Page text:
What’s more, with the smoothness and efficiency of getting around Switzerland on public transport, the journey is often as good as the destination.
Taking a train is a splendid way to be wowed by stunning views, as revealed in our guide to the best scenic train rides in Europe.
Boarding a rack and pinion railway comes highly recommended. These are narrow gauge railways where a toothed “pinion” wheel beneath the train engages with the “teeth” of a third, central “rack” rail to haul the train up steep gradients.
The Jungfraujoch is the flagship line of this sort, running up within the north face of the Eiger to the highest railway station in Europe — you won't want to miss taking a trip to the top of Europe.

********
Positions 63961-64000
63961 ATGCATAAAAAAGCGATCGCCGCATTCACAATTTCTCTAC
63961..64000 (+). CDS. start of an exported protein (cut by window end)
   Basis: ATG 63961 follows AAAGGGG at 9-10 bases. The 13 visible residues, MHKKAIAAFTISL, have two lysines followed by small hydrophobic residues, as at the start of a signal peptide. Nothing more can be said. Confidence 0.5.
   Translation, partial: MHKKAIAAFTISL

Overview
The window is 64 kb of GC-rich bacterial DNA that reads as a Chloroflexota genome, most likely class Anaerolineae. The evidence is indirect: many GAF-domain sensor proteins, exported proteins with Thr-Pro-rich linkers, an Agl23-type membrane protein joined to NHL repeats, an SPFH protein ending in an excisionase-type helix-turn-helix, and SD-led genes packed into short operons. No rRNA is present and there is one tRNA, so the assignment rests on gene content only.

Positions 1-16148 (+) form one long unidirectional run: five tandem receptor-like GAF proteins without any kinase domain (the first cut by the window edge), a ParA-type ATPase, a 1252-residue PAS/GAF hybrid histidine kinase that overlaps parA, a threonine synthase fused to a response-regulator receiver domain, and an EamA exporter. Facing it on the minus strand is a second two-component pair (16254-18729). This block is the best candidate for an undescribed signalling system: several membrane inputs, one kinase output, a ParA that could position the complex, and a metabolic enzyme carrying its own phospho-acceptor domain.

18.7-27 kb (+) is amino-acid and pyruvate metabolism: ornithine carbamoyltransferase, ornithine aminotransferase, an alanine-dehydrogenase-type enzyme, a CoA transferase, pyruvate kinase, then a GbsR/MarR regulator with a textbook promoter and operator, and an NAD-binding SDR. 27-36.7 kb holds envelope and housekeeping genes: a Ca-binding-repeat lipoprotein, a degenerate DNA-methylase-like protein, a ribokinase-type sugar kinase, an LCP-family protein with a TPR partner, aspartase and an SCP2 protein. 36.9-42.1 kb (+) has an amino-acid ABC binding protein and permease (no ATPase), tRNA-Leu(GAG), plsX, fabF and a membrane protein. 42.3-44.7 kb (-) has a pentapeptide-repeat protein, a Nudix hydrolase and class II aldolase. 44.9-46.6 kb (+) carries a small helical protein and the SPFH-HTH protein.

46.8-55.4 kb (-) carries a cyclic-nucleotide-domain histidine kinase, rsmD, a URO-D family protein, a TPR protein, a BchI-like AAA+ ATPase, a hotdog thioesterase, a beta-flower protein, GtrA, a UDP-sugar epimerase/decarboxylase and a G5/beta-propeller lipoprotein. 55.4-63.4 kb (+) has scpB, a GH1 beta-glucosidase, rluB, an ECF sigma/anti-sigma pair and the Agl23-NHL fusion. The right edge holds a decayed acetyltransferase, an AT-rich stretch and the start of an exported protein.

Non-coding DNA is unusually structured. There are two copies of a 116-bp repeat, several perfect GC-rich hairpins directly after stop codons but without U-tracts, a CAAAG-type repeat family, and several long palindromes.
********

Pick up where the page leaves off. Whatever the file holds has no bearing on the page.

Other scenic rail rides include boarding the Gornergrat Bahn Cogwheel Train from Zermatt for a close-up view of the Matterhorn.
Discover more places to stay in Zermatt.
Meanwhile, taking a trip on the line up to the Schynige Platte from Interlaken in the Jungfrau region gives panoramic views over lakes, towns and mountains.
Two historic lines also run up to the top of Mount Rigi near Lucerne. Alternatively, from Lucerne you can also take a trip on the Panorama Gondola up Mount Pilatus to ride the world's steepest cogwheel railway.
Explore more places to stay in Lucerne.
Suspended by cables above often impossibly dramatic terrain, cable cars venture where no road or railway could ever be built.